Unit name | The Physics of Phase Transitions. |
---|---|

Unit code | PHYSM0300 |

Credit points | 10 |

Level of study | M/7 |

Teaching block(s) |
Teaching Block 1 (weeks 1 - 12) |

Unit director | Dr. Antognozzi |

Open unit status | Not open |

Pre-requisites |
PHYS30021 Solid State Physics 302, or MATH34300 Statistical Mechanics. |

Co-requisites |
None. |

School/department | School of Physics |

Faculty | Faculty of Science |

This courses employs the fundamental concepts and mathematical techniques of equilibrium statistical mechanics, to address two simple questions: Why does matter exist in different phases? And how does it change from one phase to another?

Aims:

Matter can exist in many different phases. The aim of this course is to develop a physical and mathematical picture of phase transitions, with examples taken from condensed matter physics. Emphasis is placed on notions of order, disorder, the role of correlation functions in critical phenomena, and the unifying concept of broken symmetry.

Students should be able to describe the generality of phase transitions and critical phenomena, distinguishing the key concepts of universality and broken symmetry with reference to variety of different phase transitions. They should be able to discuss the relevant experimental observations.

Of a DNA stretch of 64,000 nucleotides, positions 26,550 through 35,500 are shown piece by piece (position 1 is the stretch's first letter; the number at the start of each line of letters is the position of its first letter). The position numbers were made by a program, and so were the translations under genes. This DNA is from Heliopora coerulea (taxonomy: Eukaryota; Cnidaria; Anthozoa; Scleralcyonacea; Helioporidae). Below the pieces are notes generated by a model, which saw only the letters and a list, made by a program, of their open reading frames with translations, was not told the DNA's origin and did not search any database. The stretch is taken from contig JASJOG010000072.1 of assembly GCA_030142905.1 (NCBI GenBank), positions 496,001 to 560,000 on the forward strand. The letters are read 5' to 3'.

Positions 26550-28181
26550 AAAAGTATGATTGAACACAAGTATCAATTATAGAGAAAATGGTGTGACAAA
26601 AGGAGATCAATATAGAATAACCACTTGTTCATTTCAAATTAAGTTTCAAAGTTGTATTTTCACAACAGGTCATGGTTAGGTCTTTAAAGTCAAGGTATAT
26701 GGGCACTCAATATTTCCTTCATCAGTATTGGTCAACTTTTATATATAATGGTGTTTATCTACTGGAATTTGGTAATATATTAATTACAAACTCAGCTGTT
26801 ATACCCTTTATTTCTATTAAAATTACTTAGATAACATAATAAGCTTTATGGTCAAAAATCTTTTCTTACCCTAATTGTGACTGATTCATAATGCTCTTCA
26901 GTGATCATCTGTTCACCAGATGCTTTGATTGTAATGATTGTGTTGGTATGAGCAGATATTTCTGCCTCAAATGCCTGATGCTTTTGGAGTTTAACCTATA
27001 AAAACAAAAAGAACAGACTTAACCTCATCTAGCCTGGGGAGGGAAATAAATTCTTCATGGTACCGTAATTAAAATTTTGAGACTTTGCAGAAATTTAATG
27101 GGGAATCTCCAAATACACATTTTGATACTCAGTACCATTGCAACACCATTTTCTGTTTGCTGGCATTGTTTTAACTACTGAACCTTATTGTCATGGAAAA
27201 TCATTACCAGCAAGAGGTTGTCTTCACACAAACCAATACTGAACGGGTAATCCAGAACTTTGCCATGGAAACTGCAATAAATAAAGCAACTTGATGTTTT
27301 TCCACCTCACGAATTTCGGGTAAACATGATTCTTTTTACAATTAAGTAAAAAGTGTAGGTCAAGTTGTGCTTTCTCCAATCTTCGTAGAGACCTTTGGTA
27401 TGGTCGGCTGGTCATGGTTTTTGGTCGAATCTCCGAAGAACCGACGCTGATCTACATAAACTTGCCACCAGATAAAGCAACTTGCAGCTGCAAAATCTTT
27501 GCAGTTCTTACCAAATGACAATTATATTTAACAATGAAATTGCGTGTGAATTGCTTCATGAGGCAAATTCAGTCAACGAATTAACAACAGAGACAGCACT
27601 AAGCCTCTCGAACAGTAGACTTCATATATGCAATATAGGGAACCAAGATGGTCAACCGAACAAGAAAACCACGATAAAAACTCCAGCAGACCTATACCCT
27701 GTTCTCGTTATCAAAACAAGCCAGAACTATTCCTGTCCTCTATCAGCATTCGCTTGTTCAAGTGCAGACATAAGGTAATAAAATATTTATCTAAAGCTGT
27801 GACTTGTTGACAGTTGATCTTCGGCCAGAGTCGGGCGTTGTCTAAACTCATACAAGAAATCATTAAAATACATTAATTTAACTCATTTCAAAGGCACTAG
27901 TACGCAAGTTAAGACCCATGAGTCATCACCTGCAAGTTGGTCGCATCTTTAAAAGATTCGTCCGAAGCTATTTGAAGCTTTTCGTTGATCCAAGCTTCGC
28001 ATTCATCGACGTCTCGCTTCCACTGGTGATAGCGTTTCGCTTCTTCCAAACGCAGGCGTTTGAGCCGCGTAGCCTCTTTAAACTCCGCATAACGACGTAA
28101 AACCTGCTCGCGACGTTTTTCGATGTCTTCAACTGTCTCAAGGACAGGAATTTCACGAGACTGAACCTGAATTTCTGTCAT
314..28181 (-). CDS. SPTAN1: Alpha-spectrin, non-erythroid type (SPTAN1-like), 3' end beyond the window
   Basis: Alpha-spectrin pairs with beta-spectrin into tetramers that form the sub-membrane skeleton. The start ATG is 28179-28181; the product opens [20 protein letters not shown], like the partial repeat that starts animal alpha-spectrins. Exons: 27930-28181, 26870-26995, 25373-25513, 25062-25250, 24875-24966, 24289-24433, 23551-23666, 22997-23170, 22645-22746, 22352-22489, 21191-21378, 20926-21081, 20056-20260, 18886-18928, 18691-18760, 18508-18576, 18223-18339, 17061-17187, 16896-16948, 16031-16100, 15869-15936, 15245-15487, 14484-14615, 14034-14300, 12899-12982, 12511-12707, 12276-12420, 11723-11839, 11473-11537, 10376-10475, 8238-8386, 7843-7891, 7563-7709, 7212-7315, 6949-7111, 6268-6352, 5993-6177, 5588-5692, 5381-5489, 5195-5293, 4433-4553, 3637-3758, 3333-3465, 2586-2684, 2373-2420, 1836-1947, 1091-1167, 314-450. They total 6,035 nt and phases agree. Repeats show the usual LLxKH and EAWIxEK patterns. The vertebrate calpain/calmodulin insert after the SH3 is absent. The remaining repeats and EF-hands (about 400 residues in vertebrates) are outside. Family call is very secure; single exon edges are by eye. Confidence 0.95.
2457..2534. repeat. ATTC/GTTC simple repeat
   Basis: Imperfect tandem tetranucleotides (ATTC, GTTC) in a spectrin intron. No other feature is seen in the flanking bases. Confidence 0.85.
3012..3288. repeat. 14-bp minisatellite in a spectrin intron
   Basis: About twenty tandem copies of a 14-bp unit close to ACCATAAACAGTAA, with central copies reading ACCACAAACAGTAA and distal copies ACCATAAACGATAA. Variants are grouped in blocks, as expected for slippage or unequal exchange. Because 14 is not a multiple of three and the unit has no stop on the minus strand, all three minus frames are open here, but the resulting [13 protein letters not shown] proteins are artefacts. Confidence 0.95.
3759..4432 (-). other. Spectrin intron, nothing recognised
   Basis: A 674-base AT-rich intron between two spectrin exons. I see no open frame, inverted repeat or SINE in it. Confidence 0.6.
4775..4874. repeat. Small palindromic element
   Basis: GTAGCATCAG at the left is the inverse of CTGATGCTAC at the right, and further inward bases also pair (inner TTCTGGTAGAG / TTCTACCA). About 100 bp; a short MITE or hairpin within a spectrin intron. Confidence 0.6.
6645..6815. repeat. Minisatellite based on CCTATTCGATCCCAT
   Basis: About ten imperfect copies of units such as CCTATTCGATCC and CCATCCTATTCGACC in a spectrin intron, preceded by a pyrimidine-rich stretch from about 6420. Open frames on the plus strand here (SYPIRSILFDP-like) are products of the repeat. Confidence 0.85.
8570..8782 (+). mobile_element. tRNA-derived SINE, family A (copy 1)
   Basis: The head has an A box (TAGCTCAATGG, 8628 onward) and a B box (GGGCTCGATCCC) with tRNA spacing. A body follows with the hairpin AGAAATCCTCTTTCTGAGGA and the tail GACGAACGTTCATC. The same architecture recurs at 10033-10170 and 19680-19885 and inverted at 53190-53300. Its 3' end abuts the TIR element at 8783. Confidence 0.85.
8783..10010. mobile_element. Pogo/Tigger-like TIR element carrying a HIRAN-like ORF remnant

Students should be able to perform standard calculations for simple microscopic models which exhibit phase transitions, using the tools of equilibrium statistical mechanics. Central to this is the calculation of critical exponents at a continuous phase transition using mean field theory. They should know the basis for the Landau theory of phase transitions, the concept and significance of an order-parameter, and its connection with microscopic theories.

Students should be able to explain, with reference to GinzbUrg-Landau theory and numerical simulations, how spatial correlations become long-ranged at the critical point of a fluid or magnet, and how this motivates a scale-free description of the system. They should be able to explain, in qualitative terms, the idea of the renormalization group, and able to derive critical behavior for simple physical quantities from a scaling ansatz for the free energy.

The course will be taught by eighteen talk and chalk lectures, with guided reading in a variety of text books and several problem sheets. The notes on which the lectures are based will be published on Blackboard in advance of the lectures, and the problems set as exercises will be reviewed in three two-hour problems classes. Optional revision lectures will be provided in the run up to the final examination.

2-hour written exam (100%)

- J M Yeomans, Statistical Mechanics of Phase Transitions (Oxford University Press 1992)

- K Huang, Introduction to Statistical Physics (2nd Edition - Chapman & Hall 2009)

- M Plischke and B Bergersen, Equilibrium Statistical Physics (3rd edition - World Scientific 2006)